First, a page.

The cost of pursuing freedom MUCH HIGHER and DANGEROUS for women.

So far this year, some 130,000 people have crossed the Darién jungle, of which 104,000 are adults, and of this figure around 35% are women.

Migration has long ceased to be a man’s thing. Women alone, with children or with their partners leave their homes behind, having to go through a “hell” like the Darién jungle, where they are victims of rape or robberies while carrying their children: “come on, it won’t be long now.”

At the Bajo Chiquito checkpoint, the first indigenous town where migrants arrive after crossing the Darién jungle, the natural border between Panama and Colombia, the Panamanian authorities take the data of the hundreds of new arrivals who, exhausted, wait patients their turn. Behind the officials, secluded, sits a girl. Suddenly, it seems that she has identified someone in her queue.

“Do you know this girl?” the officer says to a woman. “Is she 12 years old?” she replies. They ask the girl and she nods. The officer then asks him if he knows where her mother is. “Yes, she comes further back.”

Venezuelan Karely Salazar, 31, travels with her daughters aged 7, 10 and 12. They have gone to the town clinic. The older girl smiles, protective of one of her sisters. The mother holds the other in her arms. “Right now I have this little one with a fever, with a cold fever, who has been in the river for two days,” the exhausted woman explains to EFE. “Their father is in Venezuela,” she clarifies, without giving details.

“Thank God we crossed the jungle, but it really wasn’t easy, very difficult for the children,” he says. Children have to be carried up on stones, if you slip they can fall into the void, into the river, “and they are hungry, and they are cold”, and they can overtake you or be left behind.

“Is your eldest daughter lost?” “Yes,” the mother nods, and her face changes. She says that on the second day of the walk she felt very bad in one leg, she couldn’t move, and the little girl walked among the people and she “lost her way.”

“I didn’t sleep last night, because the girl went ahead of me and reached a part of the river that had to be stopped and she woke up there and I woke up still inside the jungle. Last night I was crying and she was crying because she didn’t know where she was,” says her mother.

She tries to explain herself, to make it understood: “I came alone and with three girls, imagine, pull here, pay attention to this one, be careful that you fall, but no, the jungle is really not recommended, really not.”

Hundreds of migrants pass through that jungle every day, or thousands, when the flow is highest.

According to data from the Panamanian authorities, after the historical record of more than 520,000 migrants who crossed Darién in 2023, so far this year more than 130,000 have already done so, of them about 104,000 adults, of which around 35% are women. And among the more than 28,600 minors, 47% are girls.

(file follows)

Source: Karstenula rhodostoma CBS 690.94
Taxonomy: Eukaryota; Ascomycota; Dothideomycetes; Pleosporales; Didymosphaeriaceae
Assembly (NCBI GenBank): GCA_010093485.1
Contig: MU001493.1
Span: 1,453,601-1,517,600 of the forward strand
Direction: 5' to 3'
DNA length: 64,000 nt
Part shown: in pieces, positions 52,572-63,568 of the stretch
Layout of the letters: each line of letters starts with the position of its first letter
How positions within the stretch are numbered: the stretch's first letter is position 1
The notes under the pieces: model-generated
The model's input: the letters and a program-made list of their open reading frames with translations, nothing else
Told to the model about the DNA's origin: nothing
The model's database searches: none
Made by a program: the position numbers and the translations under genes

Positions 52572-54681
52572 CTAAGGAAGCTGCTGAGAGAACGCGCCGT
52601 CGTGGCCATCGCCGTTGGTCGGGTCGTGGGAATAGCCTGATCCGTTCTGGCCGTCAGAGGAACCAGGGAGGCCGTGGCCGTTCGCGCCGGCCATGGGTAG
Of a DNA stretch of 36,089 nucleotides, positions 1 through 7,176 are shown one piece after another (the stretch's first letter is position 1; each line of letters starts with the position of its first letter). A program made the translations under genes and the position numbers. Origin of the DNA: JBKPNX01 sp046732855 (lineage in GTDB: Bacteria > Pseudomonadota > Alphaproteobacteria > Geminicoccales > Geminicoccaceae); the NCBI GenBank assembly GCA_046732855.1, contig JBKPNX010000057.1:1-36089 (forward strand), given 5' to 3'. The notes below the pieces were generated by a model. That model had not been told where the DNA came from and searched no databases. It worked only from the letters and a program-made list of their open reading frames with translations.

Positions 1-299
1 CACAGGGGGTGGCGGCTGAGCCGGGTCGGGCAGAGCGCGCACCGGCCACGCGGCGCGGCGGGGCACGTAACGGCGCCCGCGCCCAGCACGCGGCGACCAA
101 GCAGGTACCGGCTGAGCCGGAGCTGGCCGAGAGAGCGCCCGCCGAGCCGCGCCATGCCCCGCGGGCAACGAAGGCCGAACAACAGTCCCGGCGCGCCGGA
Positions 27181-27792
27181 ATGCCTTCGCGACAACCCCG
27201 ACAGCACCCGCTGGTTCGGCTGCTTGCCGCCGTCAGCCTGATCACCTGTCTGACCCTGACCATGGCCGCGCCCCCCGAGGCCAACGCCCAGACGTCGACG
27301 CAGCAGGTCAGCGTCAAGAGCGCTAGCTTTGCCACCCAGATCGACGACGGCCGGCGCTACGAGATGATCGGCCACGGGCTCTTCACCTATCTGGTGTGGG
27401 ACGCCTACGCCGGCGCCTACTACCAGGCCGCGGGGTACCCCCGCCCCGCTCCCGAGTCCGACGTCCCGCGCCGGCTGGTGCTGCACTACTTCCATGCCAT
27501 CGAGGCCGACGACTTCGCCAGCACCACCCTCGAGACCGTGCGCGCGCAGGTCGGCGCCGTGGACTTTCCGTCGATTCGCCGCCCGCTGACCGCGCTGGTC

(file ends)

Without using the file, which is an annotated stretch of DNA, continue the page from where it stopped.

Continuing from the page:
The Panamanian authorities generally maintain a harsh discourse against migration, remembering that on the Colombian side control is held by the criminal group of the Clan del Golfo, which in 2023 received about $68 million for the passage of migrants, in addition to there being other gangs that They rob and attack those who pass by.

The director of Immigration of Panama, Samira Gozaine, goes further: “There are stories from people who say that mothers put their children to drown in the river because it is difficult to carry them, when (…) the hills become very dense. and they cannot continue, they simply abandon them to their fate,” he assured EFE a year ago.

For international lawyer and human rights activist Iván Chanis, this type of speech “dehumanizes” and distances itself from reality, because, as he explains to EFE, “what mother wants to leave her daughter behind?”

Luisannys Mundaraín, 22, carries her baby in her arms. She breastfeeds him. She tells EFE that when she was crossing one of the cliffs with the baby she slipped, but she was able to catch herself at the last moment. To which were added the snakes, spiders, rivers, and “those thieves who steal from one, also rape women.”

Mundaraín then recounts how his group was intercepted on “a mound” by a group of armed hooded men, who asked them for “$100 for each one, and whoever did not give him the money had to hand over the phone, if not an iPhone, or else “She was a woman, she had to stay there, you know why.”

Doctors Without Borders (MSF) assured, before the Panamanian authorities banned them from continuing to provide medical care in the country, that they treated more than 1,300 people for sexual violence in Darién between April 2021 and January 2024.

“What you live is a total hell,” says the young woman, but the crisis in Venezuela gave her no other option, with 12-hour days in a supermarket for $20 a week, when “a package of diapers was just $5 and the most expensive food.”

Thus, when in the middle of the electoral campaign some Panamanian politicians say that they are going to close the 266 km of border in Darién, the young woman sighs.

“It is impossible for them to close it, because there are thousands of dangers, migrants will always continue to go through what they suffer in those countries, we are poor. They will always continue to happen, risking their lives, their children, everything,” he concludes.

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